Immigration Minister Kenney considers doing away with older immigration applications
Citizenship, Immigration and Multiculturalism Minister Jason Kenney said on Wednesday that simply getting rid of the backlog of immigration applications using legislation might be an option, similar to what New Zealand did in 2003 – basically putting all of the “old ones” in the same pool with new ones, where potential immigrants to Canada are chosen by how they best suit Canada’s needs. There was no mention of what would happen to the parents and grandparent applications.
According to this article in the Globe and Mail, some newcomers to Canada are waiting up to eight years for their immigration applications to be processed and to even hear whether they are approved or denied. The wait is so long, that people with certain skills in high demand might find themselves no longer needed when their application is finally reviewed.
In 2003, a class action lawsuit prevented the Canadian government from creating regulations that would eliminate the backlog, so the government would actually have to create new legislation to do it this time.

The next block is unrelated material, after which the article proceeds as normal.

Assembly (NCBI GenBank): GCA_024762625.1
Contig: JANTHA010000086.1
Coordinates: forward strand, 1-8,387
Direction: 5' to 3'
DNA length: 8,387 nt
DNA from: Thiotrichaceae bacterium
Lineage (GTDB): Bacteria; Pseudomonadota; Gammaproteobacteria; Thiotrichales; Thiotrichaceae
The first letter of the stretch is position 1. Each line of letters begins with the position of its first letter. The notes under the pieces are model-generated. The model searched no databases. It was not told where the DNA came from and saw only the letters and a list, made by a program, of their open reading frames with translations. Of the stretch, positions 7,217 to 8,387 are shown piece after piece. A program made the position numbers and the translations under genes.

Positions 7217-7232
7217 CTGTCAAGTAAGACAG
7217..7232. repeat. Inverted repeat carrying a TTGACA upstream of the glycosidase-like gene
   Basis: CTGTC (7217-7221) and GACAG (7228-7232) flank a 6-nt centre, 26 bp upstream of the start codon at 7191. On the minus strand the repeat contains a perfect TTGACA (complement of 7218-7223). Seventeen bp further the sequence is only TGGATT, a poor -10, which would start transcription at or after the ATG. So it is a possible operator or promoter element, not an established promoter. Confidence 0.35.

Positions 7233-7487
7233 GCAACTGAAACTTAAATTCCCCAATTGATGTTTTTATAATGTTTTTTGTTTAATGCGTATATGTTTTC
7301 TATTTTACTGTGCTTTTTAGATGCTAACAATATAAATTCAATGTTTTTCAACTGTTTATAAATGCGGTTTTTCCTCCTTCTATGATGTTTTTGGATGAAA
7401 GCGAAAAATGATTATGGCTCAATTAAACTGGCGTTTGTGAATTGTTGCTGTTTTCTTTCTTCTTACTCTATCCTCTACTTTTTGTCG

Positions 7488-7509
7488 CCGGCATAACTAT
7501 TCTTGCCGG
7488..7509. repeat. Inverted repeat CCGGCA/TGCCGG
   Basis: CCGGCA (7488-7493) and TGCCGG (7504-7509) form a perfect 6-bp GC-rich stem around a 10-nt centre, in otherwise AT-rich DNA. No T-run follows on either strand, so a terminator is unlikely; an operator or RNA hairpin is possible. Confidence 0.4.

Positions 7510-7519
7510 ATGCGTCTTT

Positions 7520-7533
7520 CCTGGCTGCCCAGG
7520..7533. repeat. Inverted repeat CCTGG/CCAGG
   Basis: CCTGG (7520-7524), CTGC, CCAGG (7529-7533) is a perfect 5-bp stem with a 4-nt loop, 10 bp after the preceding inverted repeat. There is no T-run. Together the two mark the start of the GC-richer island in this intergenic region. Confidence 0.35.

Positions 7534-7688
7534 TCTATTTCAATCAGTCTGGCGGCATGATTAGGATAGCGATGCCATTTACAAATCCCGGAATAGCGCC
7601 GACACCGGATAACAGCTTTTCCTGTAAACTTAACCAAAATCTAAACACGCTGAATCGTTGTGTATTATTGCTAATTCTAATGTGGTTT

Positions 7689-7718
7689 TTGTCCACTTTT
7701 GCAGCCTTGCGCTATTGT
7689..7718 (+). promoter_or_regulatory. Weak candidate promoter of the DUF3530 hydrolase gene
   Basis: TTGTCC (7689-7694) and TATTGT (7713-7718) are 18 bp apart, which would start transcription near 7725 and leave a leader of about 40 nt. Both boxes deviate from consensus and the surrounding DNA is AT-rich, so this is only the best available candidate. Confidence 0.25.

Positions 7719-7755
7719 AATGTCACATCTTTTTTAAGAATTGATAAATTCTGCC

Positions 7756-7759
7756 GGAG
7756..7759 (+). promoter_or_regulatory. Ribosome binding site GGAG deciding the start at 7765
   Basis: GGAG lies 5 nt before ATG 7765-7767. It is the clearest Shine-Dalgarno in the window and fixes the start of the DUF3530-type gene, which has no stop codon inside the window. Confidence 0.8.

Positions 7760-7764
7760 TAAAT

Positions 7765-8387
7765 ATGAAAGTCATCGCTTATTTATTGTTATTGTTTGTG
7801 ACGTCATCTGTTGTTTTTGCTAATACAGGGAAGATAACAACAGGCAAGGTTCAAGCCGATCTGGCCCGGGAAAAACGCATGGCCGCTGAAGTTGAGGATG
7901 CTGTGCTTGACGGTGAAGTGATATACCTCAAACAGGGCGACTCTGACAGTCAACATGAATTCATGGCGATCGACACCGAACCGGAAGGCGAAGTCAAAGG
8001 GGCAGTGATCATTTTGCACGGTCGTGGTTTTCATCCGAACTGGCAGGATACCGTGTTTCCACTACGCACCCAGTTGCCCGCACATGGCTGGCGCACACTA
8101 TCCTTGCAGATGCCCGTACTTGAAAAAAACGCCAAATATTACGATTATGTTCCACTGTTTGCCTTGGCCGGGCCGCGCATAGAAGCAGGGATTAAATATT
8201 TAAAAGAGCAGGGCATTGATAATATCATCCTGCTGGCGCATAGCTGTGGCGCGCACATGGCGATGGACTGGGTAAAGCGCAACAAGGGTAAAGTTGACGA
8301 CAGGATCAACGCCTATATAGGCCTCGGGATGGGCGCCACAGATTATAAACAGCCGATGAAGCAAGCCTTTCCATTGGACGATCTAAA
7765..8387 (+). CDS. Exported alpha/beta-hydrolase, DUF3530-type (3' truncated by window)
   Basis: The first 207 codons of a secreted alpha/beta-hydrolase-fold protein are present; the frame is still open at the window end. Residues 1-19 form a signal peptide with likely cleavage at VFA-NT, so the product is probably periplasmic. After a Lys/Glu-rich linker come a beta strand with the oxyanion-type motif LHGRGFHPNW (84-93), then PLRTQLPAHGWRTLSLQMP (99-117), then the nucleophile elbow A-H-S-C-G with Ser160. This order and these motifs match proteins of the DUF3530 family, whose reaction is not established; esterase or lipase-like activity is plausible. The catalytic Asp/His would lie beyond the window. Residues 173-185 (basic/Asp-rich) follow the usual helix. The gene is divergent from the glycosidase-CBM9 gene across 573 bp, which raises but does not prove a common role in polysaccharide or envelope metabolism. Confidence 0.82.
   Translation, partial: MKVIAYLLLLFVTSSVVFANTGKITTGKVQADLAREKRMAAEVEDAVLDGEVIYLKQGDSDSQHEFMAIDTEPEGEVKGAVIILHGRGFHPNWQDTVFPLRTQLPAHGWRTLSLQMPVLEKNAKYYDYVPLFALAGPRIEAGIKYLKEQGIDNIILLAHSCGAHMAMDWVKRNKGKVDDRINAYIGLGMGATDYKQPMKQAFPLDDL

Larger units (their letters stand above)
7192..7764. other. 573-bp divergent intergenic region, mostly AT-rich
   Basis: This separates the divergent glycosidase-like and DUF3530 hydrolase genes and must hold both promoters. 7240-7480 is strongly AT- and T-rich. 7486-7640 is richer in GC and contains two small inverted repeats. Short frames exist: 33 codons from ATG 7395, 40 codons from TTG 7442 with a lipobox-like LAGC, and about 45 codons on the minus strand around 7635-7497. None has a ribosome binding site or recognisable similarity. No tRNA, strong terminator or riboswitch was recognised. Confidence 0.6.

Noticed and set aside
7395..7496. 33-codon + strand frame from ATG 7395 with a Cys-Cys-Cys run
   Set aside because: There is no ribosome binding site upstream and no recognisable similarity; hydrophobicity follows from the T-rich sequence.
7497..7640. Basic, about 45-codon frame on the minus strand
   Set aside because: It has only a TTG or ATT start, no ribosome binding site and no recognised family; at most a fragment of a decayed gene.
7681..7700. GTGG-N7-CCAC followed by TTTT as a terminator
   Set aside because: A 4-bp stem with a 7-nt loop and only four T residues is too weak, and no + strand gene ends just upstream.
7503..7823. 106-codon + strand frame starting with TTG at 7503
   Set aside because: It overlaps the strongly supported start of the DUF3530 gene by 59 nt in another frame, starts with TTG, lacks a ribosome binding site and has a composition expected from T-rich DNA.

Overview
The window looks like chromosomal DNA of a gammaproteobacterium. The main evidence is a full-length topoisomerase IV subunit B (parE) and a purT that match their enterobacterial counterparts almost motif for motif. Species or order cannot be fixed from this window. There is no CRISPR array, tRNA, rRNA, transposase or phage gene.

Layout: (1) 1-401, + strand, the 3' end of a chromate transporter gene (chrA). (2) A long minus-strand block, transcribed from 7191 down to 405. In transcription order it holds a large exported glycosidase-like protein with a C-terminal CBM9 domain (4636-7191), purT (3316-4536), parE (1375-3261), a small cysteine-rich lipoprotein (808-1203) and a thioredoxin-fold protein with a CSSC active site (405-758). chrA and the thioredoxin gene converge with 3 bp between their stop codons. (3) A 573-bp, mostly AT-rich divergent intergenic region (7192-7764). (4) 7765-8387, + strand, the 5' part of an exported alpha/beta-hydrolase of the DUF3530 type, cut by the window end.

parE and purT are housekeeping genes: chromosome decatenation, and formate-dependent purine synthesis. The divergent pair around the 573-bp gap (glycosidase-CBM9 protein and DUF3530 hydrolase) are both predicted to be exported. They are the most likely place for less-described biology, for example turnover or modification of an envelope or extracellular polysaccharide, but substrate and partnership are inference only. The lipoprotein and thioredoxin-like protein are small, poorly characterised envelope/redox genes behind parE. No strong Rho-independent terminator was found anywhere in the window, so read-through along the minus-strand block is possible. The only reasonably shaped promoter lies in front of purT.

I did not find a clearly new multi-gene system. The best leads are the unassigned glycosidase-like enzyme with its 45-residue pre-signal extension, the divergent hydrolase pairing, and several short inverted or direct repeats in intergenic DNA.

The backlog currently consists of a million applications, most of which are skilled workers, parents and grandparents.
Another option is a program that would allow provinces to get an extra 1,500 skilled workers if they choose them from the backlog. Several provinces have asked the government to give them more choice in the amount of workers they get. But again, this doesn’t account for the parents and grandparents who are still waiting.
Unfortunately the government’s inability to process immigration applications effectively may result in just getting rid of the applications that have been sitting around for years – while the living breathing people behind those applications wait for their chance to come to Canada, watching people who applied after them get approved instead.
Seems like the Minister may have never learned the lesson that it’s wrong to ” to bud in line”
About Michael Niren
Michael is a graduate of Osgoode Hall Law School in Toronto. He is a member of the Law Society of Upper Canada, the Canadian Bar Association’s Citizenship and Immigration Section and the Associate Member of the American Bar Association. Read more
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